blocks all calls, texts, and emails, and prevents drivers from reading or typing. When you select the app, it sends out auto replies to let people know that you’re driving. (Free; AT&T only)
automatically disables texting whenever your phone is traveling at speeds exceeding 10 mph. But you can send a request to the admin to override the block if you’re just riding in a fast-moving car, not driving it. ($30; Android)
uses the same 10 mph speed limit as Textecution, and also allows you to schedule auto-reply texts in advance, for periods when you know you’ll be on the road or otherwise occupied. (Free; Android)
doesn’t block incoming texts; instead it reads them aloud. It allows you to respond by voice instead of with your fingers. (Free; iOS, Android, Blackberry)
Sunday, January 13, 2013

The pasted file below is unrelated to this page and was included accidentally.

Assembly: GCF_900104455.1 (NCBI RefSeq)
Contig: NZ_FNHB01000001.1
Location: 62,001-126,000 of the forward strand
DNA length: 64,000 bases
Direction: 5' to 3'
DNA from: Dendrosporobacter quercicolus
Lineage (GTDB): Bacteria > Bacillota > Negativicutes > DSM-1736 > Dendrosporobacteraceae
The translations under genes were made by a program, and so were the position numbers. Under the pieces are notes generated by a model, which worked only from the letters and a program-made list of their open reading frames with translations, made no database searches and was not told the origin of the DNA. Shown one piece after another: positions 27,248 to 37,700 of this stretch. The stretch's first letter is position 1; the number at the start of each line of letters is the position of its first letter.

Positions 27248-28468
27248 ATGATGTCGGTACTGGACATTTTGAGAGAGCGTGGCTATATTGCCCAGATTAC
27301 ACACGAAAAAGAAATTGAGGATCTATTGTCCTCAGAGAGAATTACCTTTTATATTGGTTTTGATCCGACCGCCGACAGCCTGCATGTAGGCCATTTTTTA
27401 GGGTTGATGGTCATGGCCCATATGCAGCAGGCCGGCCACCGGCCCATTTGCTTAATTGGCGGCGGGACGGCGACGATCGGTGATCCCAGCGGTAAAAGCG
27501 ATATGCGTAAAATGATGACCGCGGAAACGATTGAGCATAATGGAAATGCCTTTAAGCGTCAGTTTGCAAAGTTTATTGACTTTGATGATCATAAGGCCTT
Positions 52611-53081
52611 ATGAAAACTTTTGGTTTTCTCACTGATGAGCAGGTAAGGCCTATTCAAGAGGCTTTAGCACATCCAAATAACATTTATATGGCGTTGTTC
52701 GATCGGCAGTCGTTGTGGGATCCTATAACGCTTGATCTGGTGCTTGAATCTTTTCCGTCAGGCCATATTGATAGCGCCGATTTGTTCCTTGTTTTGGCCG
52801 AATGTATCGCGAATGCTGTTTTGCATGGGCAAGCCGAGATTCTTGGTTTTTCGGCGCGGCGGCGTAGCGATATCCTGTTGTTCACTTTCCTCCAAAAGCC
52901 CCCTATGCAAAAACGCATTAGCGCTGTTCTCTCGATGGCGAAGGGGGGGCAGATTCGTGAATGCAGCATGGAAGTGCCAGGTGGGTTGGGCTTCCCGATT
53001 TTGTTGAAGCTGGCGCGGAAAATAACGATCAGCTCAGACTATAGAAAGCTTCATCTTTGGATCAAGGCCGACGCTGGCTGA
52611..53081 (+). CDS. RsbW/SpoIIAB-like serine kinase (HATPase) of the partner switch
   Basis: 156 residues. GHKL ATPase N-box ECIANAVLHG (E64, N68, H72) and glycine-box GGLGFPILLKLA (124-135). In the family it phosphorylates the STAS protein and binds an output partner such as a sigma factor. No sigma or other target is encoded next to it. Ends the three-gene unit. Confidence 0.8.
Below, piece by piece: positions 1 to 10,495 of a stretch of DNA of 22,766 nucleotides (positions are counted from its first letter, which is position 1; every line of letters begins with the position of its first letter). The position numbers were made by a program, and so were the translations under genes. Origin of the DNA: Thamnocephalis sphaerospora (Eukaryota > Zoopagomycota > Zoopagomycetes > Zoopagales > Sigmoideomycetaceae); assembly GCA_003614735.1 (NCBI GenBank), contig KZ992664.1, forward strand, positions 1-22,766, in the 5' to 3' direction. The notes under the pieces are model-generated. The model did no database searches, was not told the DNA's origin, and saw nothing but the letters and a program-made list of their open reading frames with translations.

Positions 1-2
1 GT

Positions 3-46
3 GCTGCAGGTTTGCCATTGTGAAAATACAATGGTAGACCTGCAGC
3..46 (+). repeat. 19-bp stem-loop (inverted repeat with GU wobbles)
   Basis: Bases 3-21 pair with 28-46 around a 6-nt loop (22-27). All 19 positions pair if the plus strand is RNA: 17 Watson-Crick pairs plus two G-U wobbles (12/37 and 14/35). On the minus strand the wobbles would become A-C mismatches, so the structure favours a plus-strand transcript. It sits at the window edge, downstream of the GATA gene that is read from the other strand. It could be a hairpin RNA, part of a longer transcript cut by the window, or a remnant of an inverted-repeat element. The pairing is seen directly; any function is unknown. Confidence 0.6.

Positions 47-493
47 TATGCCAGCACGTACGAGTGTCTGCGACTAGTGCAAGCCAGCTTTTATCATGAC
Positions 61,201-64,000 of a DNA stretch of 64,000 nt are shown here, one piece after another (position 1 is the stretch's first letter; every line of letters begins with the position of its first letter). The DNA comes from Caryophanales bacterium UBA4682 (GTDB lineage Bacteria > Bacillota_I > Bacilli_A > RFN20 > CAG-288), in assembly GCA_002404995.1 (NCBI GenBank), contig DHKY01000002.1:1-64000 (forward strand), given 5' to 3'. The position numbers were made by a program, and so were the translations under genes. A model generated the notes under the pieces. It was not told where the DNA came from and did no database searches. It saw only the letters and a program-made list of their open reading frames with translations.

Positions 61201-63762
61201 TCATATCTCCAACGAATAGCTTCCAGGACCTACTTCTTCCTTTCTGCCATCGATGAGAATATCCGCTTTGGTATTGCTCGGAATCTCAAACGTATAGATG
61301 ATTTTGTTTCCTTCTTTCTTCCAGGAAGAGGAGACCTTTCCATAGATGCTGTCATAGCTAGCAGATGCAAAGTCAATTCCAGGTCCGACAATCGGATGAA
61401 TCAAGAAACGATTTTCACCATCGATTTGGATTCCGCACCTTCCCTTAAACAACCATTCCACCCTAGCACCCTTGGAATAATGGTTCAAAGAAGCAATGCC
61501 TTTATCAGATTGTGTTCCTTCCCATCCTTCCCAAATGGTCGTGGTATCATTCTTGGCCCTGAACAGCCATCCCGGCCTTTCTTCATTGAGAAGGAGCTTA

Conservatives unhappy with federal deficit spending often warn that we’re on the road to becoming a European welfare state, said Mona Charen. Who are we kidding? America is already a welfare state. In fact, if you add local and state government spending to federal outlays, the U.S. government spends more per citizen than do France, Germany, and the United Kingdom. The only real difference is that “we aren’t honest about our appetite for big government.” When asked, most Americans will insist they prefer small government—in theory. But in reality, we’ve grown addicted to government services and checks: 60 million depend on Medicaid benefits, 54 million get Social Security checks, 48 million are on Medicare, and 45 million receive food stamps. More than 20 million work directly for government, and millions more are private contractors dependent on government funding. If you protest that you “paid for” your Social Security and Medicare benefits, you really didn’t. The average beneficiary gets far more in benefits than he paid in. “We are, in short, a socialist-style society just like Europe.” Admitting it is the first step in recovery.